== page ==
British Chamber of Commerce

New Businesses Almost Twice As Likely to Turn to Family and Friends for Investment than Established Firms

New Businesses Almost Twice As Likely to Turn to Family and Friends for Investment than Established Firms

Younger small and medium companies are more open to using alternative funding routes and to turn to g friends and family, than older, established firms; the latest Business Banking Insight (BBI) report has found. The report, which featured over 5,000 firms, found that 42% of small businesses launched in the last five years would consider seeking finance from friends and family, compared to 22% of those launched before 2000. Furthermore, 36% of ‘younger’ small and medium enterprises said they would use peer-to-peer lending for growth, while only 18% of more established businesses said they had considered the alternative funding method. Younger firms were also found to be more likely to seek out business advice. The study revealed that 64% had turned to their friends and family for finance a... »

Bank Ranking Site for Businesses Launched

Banking transparency promised following launch of government supported site, Business Banking Insight, with firms rating experience, service and products A site enabling small and mid-sized businesses to compare banks and rate the service they experienced has launched. Supported by small firms’ campaigning group Federation of Small Businesses (FSB) and the British Chamber of Commerce (BCC),Business Banking Insight (BBI), is the result of an independent survey of 5,000 businesses, identifying 74 different bank brands, and uses a five-star rating system to rank them. The website, which went live on May 28th, enables users to filter results depending on specifics such as number of employees and location – to support the different needs and attitudes of every business. A new survey will be con... »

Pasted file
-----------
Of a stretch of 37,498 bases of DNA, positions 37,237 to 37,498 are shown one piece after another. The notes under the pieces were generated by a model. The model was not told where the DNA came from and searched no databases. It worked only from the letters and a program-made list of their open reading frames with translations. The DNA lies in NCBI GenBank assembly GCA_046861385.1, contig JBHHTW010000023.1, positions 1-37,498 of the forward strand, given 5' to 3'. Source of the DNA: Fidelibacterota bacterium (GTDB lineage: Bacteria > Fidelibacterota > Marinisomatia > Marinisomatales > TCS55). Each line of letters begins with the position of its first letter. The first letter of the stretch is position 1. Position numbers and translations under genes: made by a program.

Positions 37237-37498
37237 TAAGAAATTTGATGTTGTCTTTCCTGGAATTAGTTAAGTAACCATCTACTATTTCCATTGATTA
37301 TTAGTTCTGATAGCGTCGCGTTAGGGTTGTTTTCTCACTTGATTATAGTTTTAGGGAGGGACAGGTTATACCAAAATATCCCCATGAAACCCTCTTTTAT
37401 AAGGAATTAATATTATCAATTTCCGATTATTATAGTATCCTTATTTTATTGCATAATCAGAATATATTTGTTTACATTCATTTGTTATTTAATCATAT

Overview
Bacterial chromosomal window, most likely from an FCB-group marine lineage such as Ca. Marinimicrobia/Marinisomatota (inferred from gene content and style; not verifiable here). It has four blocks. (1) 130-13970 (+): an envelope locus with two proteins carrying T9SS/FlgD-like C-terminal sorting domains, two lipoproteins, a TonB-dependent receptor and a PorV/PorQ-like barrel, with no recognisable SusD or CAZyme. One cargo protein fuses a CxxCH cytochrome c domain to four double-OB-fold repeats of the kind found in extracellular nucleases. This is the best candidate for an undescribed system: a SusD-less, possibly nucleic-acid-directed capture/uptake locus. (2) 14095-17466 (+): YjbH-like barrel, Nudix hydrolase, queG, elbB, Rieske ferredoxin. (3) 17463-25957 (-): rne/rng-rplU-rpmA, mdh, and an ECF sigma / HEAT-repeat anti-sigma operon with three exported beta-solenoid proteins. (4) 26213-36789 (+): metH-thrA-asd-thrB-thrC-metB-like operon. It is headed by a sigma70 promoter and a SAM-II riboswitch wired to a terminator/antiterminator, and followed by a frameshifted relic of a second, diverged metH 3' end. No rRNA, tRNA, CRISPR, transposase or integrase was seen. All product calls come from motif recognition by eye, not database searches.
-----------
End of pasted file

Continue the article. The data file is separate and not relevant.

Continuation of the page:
Recession Arrow

SMEs Best-Equipped to Cope With Recession

Small businesses are better-equipped to survive recession than larger organisations, claims the Small Business Research Centre at Kingston University. The centre’s director of research Professor Robert Blackburn said: “Small firms are generally much more flexible than large firms. They are more likely to be able to quickly reduce their costs and outflows, unlike the larger organisation which may have to undergo major structural adjustments to re-align its activities with a decline in market demand”. “The ability of SMEs to make temporary changes, such as reducing the pay of the owner–managers, makes them more able to adapt to adverse market conditions”, according to Blackburn. “Small firms are more resilient than some commentators would lead us to ... »